Roles and Responsibilities Analysis

The Roles and Responsibilities Analysis was conducted to understand where there is lack of clarity regarding roles and responsibilities in the Finance and Accounting Organization as a whole. This included organizational units Corporate Center Finance, Energy Merchant Business Unit, Regulated Business Unit, and PT&I and Global. The data were derived from a questionnaire administered to the San Francisco Project Team members. They were asked to describe the 3 most clearly defined roles and responsibilities in the organization and the 3 least clear. The information was then analyzed to understand issues of authority and role conflict, and decision-making power. Some policy issues were also identified as an unplanned result.

Coordination Mechanisms Analysis

The Coordination Mechanisms Analysis was conducted to gather information specific to the mechanisms used by the Finance Organization to coordinate and liaise with other functions and organizations in support of effective and timely information sharing and coordination of management and operational processes. A questionnaire was administered to the San Francisco Project Team to gather input for this analysis.

Integration Workshop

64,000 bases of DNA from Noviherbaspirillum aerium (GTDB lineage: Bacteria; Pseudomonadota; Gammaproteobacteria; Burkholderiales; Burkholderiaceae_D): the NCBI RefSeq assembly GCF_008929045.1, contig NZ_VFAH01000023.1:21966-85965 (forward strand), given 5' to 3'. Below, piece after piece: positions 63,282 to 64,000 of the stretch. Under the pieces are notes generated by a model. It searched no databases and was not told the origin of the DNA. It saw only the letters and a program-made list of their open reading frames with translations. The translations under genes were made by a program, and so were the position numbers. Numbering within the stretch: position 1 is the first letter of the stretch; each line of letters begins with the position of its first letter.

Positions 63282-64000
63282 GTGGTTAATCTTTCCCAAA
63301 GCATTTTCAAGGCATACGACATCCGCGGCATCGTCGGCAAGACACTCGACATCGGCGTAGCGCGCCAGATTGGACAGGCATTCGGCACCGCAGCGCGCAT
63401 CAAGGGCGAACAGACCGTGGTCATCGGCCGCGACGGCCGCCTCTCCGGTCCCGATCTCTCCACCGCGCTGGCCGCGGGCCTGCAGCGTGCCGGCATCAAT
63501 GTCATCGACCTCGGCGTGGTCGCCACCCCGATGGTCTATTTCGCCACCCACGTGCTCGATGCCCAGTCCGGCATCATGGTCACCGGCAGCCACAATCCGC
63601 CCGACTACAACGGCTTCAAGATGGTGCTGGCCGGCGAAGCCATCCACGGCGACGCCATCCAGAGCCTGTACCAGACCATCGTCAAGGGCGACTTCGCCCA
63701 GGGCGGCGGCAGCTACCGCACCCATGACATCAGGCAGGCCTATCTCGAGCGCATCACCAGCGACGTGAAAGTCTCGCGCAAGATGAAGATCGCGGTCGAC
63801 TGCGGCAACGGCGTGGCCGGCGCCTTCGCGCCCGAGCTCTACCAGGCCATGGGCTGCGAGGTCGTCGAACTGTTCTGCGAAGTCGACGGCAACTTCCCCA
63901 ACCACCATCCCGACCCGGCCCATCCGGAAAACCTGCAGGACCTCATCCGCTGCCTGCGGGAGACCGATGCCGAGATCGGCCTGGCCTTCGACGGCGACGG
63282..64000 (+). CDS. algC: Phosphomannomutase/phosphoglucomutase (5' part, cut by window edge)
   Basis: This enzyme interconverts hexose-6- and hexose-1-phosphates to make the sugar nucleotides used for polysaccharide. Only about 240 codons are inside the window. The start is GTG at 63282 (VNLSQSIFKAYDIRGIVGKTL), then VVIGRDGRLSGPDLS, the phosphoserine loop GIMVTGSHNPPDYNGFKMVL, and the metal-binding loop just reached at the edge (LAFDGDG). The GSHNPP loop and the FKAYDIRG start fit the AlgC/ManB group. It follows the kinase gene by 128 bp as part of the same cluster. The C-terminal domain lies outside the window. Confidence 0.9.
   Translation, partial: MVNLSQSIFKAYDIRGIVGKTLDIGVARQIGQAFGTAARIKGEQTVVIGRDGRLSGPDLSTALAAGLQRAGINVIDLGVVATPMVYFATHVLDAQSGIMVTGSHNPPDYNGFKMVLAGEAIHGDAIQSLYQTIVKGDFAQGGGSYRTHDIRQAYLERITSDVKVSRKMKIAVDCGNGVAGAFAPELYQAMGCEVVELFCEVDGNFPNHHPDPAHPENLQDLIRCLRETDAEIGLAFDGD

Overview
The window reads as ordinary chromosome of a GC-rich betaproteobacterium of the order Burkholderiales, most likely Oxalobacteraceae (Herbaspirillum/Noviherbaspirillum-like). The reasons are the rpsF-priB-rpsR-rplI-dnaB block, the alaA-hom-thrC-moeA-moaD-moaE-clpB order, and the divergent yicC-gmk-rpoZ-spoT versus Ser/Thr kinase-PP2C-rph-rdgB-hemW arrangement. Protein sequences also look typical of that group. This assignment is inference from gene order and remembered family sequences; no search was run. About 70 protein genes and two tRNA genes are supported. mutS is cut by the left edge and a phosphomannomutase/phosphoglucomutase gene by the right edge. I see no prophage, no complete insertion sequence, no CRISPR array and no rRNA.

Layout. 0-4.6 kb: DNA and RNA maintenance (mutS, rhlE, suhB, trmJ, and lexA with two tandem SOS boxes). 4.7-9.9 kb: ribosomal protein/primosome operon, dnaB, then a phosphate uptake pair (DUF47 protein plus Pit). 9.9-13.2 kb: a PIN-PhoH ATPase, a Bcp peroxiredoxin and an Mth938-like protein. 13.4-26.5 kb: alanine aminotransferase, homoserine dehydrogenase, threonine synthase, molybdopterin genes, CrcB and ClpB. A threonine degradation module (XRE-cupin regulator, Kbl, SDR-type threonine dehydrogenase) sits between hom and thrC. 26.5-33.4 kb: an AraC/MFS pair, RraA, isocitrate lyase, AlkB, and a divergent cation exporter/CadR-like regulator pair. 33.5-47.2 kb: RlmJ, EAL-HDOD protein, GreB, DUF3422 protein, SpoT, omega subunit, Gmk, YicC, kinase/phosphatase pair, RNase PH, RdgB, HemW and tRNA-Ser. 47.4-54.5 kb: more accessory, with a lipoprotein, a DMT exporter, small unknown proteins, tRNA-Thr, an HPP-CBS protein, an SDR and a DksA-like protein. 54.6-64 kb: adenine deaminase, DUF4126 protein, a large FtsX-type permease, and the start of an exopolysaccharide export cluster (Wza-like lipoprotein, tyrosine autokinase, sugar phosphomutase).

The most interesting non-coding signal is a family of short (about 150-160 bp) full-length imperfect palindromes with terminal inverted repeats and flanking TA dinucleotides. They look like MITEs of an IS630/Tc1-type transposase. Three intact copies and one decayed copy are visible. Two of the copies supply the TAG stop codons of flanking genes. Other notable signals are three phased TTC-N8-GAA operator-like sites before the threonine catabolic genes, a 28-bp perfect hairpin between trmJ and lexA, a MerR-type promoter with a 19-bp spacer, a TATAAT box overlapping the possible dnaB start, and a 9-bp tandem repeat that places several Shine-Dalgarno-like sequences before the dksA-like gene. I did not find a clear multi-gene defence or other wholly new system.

In addition, as part of the TBI methodology, a workshop was conducted with the Process Team Lead, the Systems Team Lead and the Organizational Team Lead and the client Team lead to gain understanding of cross unit communication and collaboration challenges. The workshop focused on analysis of how processes, systems and organization as an integrated whole influence each other and the overall effectiveness of the Finance and Accounting Organization, and development of an integrated set of recommendations for improvement. These recommendations are included as part of the overall Project San Francisco Finance and Accounting Assessment results.

Key Findings, Conclusions, Recommendations


Organizational Structure Analysis

The form of decentralized organizational structure that the client has adopted is appropriate for the business strategy currently in place. This strategy allows for relative autonomy of the business units and individual accountability for profit and loss. The challenges of this type of structure are in assuring the linkages and coordination mechanisms needed to effectively function within the enterprise and coordinate work across business units are in place, effective and fully functioning.

  • It is recommended that the client design and implement a corporate shared services organization including enterprise-wide finance and accounting processes and services and consider re-centralizing enterprise-wide information technology and human resources management functions in this shared services organization, as well.
  • Within the shared services organization a Corporate Information Officer (CIO) should be hired to set strategy for, develop and lead the IT operation to provide optimized IT service to the client’s business units and corporate operations and focus on future needs in support of the evolving business.
  • Job Diagnostic Survey